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NEWS | Feb. 15, 2022

Army Reserve Launches Electric Vehicle Pilot Program

By Ashley Bradford, Army Reserve Installation Management Directorate Office of the Chief, Army Reserve

As climate change and near-peer adversary innovations demand the Army diversify energy sources, the Army Reserve is focused on increasing energy efficiency and resilience. Recently, a multi-phase infrastructure acquisition plan launched to pilot an electric vehicle (EV) program and transition non-tactical vehicles (NTV) to an all Battery Electric Vehicles (BEV) and Plug-In Hybrid Electric Vehicles (PHEV) fleet. This will enable the Army Reserve to meet Executive Order 14057 (Catalyzing Clean Energy Industries and Jobs Through Federal Sustainability) to have 100% zero emission vehicles by the end of FY27.

“The Army Reserve EV pilot program will install 27 Level 2 EV charging stations with multiple charging ports/adapters at three Army Reserve facilities located in Washington and California,” explained Laura Pirtle, Services Branch chief, Sustainment and Resiliency Division, Army Reserve Installation Management Directorate. “Nearly 60 additional BEVs and/or PEHVs will be added to these sites and will be acquired through the General Service Administration’s Customer Acquisitions Module process. By utilizing a phased acquisition rollout and the lessons learned in the pilot program, the Army Reserve will be able to maximize collaboration with personnel across the enterprise, adjust the course as needed, and leverage a wider aperture of expertise.”

The Phase 1 Army Reserve EV pilot program will conclude in FY23. Phase 2 will add 96 vehicles to 9 facilities, Phase 3 will more widely rollout 934 vehicles to 101 facilities, and Phase 4 will add 962 vehicles at the remaining 650 facilities. The future all-electric Army Reserve NTV fleet will include over 2,000 vehicles at 763 total facilities.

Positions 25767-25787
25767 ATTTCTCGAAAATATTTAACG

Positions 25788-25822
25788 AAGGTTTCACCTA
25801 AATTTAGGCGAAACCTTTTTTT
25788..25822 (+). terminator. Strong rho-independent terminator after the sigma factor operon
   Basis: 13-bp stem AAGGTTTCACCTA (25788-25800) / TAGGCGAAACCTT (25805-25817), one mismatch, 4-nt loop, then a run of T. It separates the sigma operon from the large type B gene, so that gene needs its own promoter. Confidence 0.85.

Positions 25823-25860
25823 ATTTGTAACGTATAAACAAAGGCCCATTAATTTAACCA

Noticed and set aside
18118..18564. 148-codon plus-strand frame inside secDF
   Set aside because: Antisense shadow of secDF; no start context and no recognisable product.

The transition to EVs is one of many projects supporting the Army Reserve’s focus on increasing energy resilience. In FY21, the Army Reserve increased renewable energy production by 36% compared to FY20 and broke ground on two multi-million dollar microgrid projects in California. Additionally, the 9th Mission Support Command put into operation its first fully-functioning energy microgrid at Pele U.S. Army Reserve Center located on Tutuila Island, American Samoa.

“While technological complexities make transitioning to tactical EVs on the battlefield many years away, we can leverage commercial success now to reduce NTV fuel consumption and emissions,” added Pirtle. “While access to power grids on the battlefield are not an option, we can easily equip our installations and sites with charging stations for government vehicles. And while these charging stations will not be for use by privately-owned vehicles, we are hopeful to see Level 3 charging stations installed at federal facilities for privately-owned vehicles in the future.” Pirtle, along with the U.S. Army Reserve Command NTV Team, will continue to lean forward and convert the Army Reserve fleet into the future.